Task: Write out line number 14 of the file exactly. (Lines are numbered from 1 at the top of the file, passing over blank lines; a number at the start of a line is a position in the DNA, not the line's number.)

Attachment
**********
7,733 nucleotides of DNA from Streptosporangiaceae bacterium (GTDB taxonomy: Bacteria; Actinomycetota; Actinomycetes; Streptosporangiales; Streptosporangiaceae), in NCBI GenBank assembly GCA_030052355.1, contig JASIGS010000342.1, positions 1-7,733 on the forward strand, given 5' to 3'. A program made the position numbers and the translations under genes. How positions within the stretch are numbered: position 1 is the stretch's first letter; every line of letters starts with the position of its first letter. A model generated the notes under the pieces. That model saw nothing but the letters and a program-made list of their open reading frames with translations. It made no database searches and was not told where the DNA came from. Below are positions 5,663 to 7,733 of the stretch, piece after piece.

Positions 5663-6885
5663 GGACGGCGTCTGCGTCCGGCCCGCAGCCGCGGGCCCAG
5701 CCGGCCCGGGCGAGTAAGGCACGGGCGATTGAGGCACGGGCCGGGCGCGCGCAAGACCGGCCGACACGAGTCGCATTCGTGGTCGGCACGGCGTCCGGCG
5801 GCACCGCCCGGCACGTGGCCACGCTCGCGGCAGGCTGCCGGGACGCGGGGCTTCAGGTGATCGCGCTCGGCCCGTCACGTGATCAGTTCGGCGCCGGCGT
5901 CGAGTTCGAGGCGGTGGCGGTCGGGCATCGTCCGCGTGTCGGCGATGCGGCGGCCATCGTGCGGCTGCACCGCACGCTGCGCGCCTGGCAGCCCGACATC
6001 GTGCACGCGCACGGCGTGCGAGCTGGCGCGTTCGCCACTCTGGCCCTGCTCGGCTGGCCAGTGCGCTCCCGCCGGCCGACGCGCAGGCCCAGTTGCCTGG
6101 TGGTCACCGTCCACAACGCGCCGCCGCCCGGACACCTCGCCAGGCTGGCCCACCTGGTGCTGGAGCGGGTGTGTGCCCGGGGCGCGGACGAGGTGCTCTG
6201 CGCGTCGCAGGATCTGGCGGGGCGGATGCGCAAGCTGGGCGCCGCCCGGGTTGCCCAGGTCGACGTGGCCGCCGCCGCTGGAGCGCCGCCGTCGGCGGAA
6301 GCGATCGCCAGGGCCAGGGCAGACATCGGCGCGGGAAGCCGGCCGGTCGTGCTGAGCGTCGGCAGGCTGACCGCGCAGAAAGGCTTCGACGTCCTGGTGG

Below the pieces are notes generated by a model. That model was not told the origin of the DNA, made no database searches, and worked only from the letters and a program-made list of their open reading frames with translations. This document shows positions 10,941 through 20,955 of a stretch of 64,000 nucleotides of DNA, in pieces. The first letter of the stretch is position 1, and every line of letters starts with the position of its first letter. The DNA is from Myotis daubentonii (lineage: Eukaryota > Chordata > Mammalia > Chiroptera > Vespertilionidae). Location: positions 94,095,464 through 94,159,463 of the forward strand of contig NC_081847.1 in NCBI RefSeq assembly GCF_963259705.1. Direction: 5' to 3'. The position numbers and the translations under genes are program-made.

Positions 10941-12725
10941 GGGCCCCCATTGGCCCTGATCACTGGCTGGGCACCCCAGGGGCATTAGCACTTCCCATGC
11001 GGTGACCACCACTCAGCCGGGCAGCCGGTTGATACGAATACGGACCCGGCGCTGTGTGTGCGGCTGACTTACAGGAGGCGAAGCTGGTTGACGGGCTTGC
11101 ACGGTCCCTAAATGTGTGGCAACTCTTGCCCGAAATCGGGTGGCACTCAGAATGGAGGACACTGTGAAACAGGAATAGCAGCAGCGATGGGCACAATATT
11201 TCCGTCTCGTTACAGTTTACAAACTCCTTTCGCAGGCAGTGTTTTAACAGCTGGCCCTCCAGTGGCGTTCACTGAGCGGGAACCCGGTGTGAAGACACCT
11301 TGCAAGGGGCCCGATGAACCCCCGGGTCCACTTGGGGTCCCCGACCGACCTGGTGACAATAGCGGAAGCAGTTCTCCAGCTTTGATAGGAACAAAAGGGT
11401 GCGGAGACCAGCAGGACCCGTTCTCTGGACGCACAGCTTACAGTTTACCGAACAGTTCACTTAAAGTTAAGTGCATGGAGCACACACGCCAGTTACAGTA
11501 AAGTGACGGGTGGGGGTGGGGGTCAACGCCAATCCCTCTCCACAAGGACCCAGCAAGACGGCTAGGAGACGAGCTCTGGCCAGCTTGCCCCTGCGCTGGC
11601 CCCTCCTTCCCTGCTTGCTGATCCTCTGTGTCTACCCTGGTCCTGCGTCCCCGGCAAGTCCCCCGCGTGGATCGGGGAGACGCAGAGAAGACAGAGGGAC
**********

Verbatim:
11001 GGTGACCACCACTCAGCCGGGCAGCCGGTTGATACGAATACGGACCCGGCGCTGTGTGTGCGGCTGACTTACAGGAGGCGAAGCTGGTTGACGGGCTTGC